Reputation, Marketing and Growth
Focus on marketing and you could spend a dollar before you make a dime.
Focus on reputation and you could earn a dollar while making a dime.
The path to independent entrepreneurship winds through numerous traps, pitfalls and gotchas.
As I believe for myself, and coach others to think about; sales is the skill that keeps the entrepreneur on the path.
For the sake of argument, let’s say sales is the tactical process that involves short duration conversations with other people who agree to give you money to solve some problem or deliver some object (services vs product).
I believe that the skill of selling exists innately, within all humans.
Once the entrepreneur figures out the innate skill of selling, there emerges the more significant problem, who to sell to.
I have in some places in my history thought of this as the distinction between sales (the process) and marketing (the who).
Part of my history had me mistakenly, blindly attempting to develop a marketing strategy. Marketing strategies can quickly get messy and expensive. I attempted to hire multiple growth people, to run paid ads, content marketing, cold messaging strategies etc, we ran the gamut of “marketing” behaviors and snap, nothing returned much of any leads.
After a few years 2021-2023, the covid pandemic and some deeply sleepless stressed freak out nights, I found some growth bedrock.
Similar to what I had done in the beginning of my career, I came to understand that I could grow my business by going to events and meeting people with whom I have good technical and creative sparks.
The simplicity of going to events continued to leave me thinking I needed a more sophisticated marketing strategy. (Events don’t scale !! ?? ) The more I thought of a sophisticated marketing strategy, the more I realized that I was already doing the things that mattered, and to do more marketing stuff was to spend more energy with less and less probability of business return.
As of the writing of this post, it has been 3 months since I stopped worrying about having a marketing strategy and I feel great, leads keep coming in, work keeps getting done and generally the team projects stable happiness. I travel away from my town of residence, Bend, Or and go to interesting events on the west coast, once or twice a month.
On a recent trip to Italy, in the city of Florence, I ate some of my best meals at “tavola calda” hot tables, very informal eateries where food is prepared in batch and served at a deli style counter. One in particular Supermercato Boschett really blew my mind, we ate all kinds of amazing stuff, eggplants, pork belly, truffle cheeses, foccaia’s, wine, etc, it was worthy of Bacchus himself.
This tiny little grocery store doesn’t have a website and barely had a sign yet it had a constant stream of visitors, who like me, all seemed to love the experience. Observing this small operation helped me see the difference between marketing and reputation. This tiny supermarket didn’t market to anyone, they focused all their effort on being amazing and let their reputation do the work.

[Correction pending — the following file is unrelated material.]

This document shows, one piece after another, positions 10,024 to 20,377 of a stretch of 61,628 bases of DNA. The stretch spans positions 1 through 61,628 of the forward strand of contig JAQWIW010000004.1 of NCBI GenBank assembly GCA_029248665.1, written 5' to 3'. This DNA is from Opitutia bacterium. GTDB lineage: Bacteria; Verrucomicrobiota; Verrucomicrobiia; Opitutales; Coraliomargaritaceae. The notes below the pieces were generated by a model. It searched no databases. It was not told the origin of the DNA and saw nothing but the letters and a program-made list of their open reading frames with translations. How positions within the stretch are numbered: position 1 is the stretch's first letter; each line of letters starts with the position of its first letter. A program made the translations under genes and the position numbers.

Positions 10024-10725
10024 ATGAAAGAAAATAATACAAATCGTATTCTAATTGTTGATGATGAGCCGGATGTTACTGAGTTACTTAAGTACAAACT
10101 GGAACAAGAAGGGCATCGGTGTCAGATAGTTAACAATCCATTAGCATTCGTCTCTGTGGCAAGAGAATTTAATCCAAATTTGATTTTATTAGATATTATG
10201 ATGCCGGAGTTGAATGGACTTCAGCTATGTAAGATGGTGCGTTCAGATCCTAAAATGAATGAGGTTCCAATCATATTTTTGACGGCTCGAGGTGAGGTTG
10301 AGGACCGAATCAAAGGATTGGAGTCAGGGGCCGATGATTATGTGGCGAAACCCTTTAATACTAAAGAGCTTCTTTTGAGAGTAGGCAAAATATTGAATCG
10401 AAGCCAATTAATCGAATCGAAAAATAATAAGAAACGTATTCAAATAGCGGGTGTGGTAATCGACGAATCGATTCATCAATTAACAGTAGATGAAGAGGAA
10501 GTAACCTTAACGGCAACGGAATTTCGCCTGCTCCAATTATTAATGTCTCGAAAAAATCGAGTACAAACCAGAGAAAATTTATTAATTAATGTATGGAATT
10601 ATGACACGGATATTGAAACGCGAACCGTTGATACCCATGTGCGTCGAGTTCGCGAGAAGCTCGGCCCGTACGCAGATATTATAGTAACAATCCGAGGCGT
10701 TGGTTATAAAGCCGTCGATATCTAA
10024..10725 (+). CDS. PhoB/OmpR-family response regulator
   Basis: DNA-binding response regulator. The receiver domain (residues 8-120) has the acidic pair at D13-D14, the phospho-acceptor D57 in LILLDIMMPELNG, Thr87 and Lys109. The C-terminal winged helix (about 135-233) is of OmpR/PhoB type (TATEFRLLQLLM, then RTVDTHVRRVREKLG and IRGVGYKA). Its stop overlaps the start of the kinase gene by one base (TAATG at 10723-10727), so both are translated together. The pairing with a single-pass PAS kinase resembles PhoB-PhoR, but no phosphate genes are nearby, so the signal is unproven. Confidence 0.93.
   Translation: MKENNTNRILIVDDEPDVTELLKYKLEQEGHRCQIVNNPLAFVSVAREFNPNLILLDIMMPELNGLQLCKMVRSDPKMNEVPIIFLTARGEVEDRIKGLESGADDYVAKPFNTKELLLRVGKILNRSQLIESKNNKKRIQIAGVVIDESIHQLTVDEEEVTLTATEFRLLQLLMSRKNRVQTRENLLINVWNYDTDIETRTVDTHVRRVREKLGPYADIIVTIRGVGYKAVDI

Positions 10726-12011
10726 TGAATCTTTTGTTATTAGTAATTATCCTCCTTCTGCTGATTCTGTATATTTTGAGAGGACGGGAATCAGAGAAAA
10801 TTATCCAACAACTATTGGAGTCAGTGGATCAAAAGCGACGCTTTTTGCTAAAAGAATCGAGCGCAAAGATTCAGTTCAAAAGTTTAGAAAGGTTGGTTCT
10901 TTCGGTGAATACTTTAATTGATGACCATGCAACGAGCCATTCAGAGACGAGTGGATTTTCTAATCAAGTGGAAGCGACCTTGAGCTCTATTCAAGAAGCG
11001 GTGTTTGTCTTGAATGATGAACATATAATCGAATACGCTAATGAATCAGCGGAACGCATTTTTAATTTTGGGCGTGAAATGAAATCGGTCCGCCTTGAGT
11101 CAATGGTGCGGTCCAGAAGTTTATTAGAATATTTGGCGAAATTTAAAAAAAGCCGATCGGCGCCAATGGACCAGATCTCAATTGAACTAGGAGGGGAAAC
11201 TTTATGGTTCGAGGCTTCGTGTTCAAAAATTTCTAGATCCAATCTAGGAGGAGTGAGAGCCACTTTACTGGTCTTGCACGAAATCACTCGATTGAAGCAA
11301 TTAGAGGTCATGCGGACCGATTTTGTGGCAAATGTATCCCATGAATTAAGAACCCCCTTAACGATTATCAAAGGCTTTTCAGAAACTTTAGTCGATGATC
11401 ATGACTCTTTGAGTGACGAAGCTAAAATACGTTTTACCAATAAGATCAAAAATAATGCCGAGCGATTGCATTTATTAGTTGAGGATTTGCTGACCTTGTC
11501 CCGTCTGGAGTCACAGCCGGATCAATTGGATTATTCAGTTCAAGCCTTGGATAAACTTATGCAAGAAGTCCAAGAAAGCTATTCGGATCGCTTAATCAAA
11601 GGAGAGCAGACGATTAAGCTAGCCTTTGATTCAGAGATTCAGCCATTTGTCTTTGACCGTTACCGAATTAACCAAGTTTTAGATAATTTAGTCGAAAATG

Marketing is the universe of activity driving the information narrative around a product, good or service.
“these grapes taste the best”
“these pills will make your the strongest”
“our engineers build the best stuff”
And on and on…..
Reputation is the passive act of word of mouth permeating a given community so that information finds a customer but the business owner didn’t actively engage in the process.
“John helped us to solve complex UX challenges”
“Startuplandia are easily the best contractors we’ve ever worked with”
“They unblocked all of our product problems”
There are many things that could be said about marketing and reputation happening together, but the point I want to make is that in a services driven business like Startuplandia, marketing is a complex wasteland of resource while reputation is necessary and can be developed while running the business itself. Reputation doesn’t happen as an extra, it happens while doing the core work. More importantly, I don’t think there is much opportunity to grow with all marketing and no reputation, you can spend the Queen’s jewels on that and people still won’t want to work with you.
So then, dear reader, what moral do I embed in this story?
To stay alive in business, you must sell. To sell, you must have people, businesses to sell to. Some people, most people tend to view the above as a marketing problem. I posit that many established marketing behaviors will leave you broke and without leads.
By focusing on your reputation, your network and the emotional imprint you leave while working, you can and will develop a ‘marketing’ engine that keeps working long after you put your pen down.